Where Angels Prey is a compelling and disturbing story of greed and exploitation on a massive scale.tweet
(New York-May 2015) The inescapable truth of most every society is that the lives of its citizens can often be told in terms of money, often with negative consequences for the poor. Where Angels Prey is a work of fiction by Ramesh S. Arunachalam that lays bare this unfortunate truth and its dire consequences in rural India. Arunachalam weaves a sometimes sordid tale chronicling the world of the micro finance industry in Andhra Pradesh, India circa 2010.
While the world was on the brink of financial collapse due to the American-initiated financial crisis, the business of writing and granting small loans to India’s billion plus poor (called the Micro Finance Industry) was exploding across the globe as investment firms clamored to become part of this unseemly financial investment oasis. Originally designed to help lift India’s poor out of poverty, The Micro Finance Industry began a rapid transformation from protector to predator almost overnight.
Arunachalam’s story begins as a humble pursuit by a journalist in search of a mundane beat assignment story and quickly opens upon an unexpected vista of usury, corruption, manipulation, malfeasance and the sickening exploitation of India’s poor on a massive and global scale.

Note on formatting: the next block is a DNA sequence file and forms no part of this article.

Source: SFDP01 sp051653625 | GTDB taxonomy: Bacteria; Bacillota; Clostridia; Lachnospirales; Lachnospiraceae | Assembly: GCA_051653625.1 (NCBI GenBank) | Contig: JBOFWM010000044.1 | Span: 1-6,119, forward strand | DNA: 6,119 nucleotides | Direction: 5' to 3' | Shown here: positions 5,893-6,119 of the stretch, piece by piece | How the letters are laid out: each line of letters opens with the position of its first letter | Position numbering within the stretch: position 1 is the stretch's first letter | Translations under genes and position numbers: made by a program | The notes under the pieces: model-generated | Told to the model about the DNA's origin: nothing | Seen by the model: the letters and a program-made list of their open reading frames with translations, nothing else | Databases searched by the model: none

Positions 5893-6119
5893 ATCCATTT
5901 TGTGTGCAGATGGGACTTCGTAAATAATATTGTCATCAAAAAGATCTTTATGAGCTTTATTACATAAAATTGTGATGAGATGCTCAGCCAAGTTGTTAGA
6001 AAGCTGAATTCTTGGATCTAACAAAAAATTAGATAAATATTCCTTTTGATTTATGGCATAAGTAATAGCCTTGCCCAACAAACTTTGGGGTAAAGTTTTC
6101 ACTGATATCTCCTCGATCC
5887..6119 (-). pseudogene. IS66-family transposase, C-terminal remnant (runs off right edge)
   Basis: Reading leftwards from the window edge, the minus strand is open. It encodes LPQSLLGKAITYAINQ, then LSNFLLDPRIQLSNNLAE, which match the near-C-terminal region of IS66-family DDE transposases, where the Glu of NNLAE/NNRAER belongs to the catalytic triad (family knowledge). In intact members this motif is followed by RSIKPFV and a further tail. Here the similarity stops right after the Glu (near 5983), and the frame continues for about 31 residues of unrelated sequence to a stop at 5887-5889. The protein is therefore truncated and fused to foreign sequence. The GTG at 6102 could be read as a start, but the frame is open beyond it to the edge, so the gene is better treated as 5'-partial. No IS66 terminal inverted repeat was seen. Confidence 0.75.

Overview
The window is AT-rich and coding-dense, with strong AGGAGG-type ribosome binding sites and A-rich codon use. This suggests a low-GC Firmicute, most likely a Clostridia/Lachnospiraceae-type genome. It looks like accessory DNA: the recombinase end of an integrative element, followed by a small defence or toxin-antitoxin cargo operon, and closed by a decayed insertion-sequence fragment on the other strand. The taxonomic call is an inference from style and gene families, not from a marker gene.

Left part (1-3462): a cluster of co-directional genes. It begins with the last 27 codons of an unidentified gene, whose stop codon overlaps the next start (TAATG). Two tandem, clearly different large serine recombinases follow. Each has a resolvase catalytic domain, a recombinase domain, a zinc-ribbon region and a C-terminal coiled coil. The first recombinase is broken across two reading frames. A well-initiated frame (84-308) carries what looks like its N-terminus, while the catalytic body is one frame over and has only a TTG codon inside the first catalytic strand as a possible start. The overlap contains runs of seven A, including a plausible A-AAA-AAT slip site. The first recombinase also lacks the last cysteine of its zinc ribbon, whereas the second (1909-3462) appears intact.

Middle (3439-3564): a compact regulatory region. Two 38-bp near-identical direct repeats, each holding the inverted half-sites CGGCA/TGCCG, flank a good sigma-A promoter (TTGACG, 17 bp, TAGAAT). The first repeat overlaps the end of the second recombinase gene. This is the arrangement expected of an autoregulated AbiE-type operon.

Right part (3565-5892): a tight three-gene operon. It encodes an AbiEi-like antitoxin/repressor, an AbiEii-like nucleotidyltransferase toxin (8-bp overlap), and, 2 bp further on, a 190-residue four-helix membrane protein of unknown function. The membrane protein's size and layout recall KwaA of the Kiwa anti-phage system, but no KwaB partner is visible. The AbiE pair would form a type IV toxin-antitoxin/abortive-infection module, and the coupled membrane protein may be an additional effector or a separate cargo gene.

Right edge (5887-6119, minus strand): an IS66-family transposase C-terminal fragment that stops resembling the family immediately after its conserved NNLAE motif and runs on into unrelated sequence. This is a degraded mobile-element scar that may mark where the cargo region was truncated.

Striking an uncanny balance of story-telling and factual relevance, Where Angels Prey uncovers predatory exploitation on such a massive scale, it is dizzying at times. In 2010 when customers of Micro Finance companies in India start committing suicide in alarming numbers, it becomes clear that the Micro Finance lenders have turned to ruthless tactics in their lending and collection practices.
With a primary focus on lending to women, the tale exposes a brutal cultural and gender bias that exists in India’s class hierarchy. Families pledging women and children as loan collateral and lenders taking unspeakable liberties with females who are unable to repay their debts, challenges the conscience and constitution when reading Angels.
All this against a background of systemic corruption and privileged ruling class sets the reader up for a climactic scene of a hard fall and justice finally being served. However, that satisfaction is not delivered and the outcome is nothing short of confounding.
A modern day version of Buck’s The Good Earth, Where Angels Prey is a haunting reminder of the dark side of money and capitalism.